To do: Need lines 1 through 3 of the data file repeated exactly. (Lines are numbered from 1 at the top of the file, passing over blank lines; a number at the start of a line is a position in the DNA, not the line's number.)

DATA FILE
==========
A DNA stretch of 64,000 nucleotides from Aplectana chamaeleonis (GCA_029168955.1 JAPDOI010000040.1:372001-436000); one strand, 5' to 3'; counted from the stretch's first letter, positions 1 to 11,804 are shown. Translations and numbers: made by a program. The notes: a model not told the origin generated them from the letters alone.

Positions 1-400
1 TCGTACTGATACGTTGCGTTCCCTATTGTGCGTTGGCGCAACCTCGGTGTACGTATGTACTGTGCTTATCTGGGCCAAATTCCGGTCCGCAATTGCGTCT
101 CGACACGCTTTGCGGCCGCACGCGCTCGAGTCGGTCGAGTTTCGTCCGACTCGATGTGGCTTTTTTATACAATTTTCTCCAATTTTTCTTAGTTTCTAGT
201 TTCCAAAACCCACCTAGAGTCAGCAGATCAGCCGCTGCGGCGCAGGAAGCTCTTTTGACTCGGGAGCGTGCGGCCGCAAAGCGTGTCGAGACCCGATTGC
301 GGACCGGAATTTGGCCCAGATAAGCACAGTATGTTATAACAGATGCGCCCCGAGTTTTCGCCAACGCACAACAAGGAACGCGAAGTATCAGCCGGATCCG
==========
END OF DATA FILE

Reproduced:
A DNA stretch of 64,000 nucleotides from Aplectana chamaeleonis (GCA_029168955.1 JAPDOI010000040.1:372001-436000); one strand, 5' to 3'; counted from the stretch's first letter, positions 1 to 11,804 are shown. Translations and numbers: made by a program. The notes: a model not told the origin generated them from the letters alone.

Positions 1-400
1 TCGTACTGATACGTTGCGTTCCCTATTGTGCGTTGGCGCAACCTCGGTGTACGTATGTACTGTGCTTATCTGGGCCAAATTCCGGTCCGCAATTGCGTCT